Lori Loughlin's absence from ‘When Calls the Heart’ explained in its return to Hallmark Channel

“When Calls the Heart” returned to Hallmark Channel on Sunday, nearly two months after producers announced Lori Loughlin was out of the series amid her alleged involvement in the nationwide college admissions scandal.

The episode, the first of a two-night special event, began with a narration to address where Loughlin’s character, Abigail Stanton, had gone and why she will not be returning, People magazine reported.

“It’s been a week since Abigail got word that her mother had taken ill back east. True to her nature, Abigail wasted no time in rushing off to care for her. Abigail is much more than a friend, she’s family. I will miss her and Cody deeply, we all will, but we must get by as best we can,” Elizabeth Thatcher, played by Erin Krakow, revealed in a letter.

“…In her absence, we must soldier on and we will. We are a community, we are strong, we are Hope Valley,” the letter concluded.

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Fans feared the Hallmark series would come to an end after federal authorities announced Loughlin and her husband, fashion designer Mossimo Giannulli, were among the 50 people charged over their alleged connection to the bribery scheme. Hallmark ultimately cut ties with the former “Full House” star days after the charges were announced, leaving viewers wondering what would happen to Loughlin’s character, who plays a significant role in “When Calls the Heart” plot.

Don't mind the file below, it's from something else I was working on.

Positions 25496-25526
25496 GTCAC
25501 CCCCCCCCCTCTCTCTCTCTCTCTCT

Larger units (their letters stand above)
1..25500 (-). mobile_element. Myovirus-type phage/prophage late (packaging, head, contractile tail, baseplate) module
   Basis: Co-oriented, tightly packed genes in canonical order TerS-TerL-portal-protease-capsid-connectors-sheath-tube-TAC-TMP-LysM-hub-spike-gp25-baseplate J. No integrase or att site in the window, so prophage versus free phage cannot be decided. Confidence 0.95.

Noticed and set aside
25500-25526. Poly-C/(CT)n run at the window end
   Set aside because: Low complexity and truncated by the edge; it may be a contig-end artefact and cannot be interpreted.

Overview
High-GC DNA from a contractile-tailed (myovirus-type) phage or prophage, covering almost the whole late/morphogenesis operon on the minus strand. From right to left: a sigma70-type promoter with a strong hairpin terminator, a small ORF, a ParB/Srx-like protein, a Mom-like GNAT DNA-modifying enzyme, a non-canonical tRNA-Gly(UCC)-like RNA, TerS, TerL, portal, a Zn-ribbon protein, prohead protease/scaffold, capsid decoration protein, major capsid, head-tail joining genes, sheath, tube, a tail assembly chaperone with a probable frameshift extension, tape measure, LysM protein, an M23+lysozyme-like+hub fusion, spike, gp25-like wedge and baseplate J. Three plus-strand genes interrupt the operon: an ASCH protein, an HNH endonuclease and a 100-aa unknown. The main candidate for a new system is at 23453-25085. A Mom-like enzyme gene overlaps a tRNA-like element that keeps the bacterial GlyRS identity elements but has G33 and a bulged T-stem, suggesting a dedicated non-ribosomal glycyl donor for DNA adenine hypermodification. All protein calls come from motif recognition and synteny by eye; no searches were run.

Producers reassured fans the show has “many more stories left to share” and will not be calling it quits.

"As you can imagine, everyone involved with 'When Calls the Heart' was surprised by these developments, so we hope you can forgive us for initially staying silent while we sorted through how to respond," show producers wrote in an earlier post on “When Calls the Heart” Instagram account.

“With the full support of the network, we have gone on a creative hiatus to do some retooling on the remaining Season 6 episodes. That process has already begun. Hope Valley will return to your TV screens as soon as we can bring the episodes to you,” the statement continued.

The producers concluded the statement by thanking viewers for their support.

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Loughlin and Giannulli pleaded not guilty to paying William "Rick" Singer $500,000 in bribes to get their daughters into USC. Prosecutors filed additional charges against Loughlin and 15 other parents with conspiracy to commit mail and wire fraud, honest services mail and wire fraud, and a new count of conspiracy to commit money laundering.

The Associated Press contributed to this report.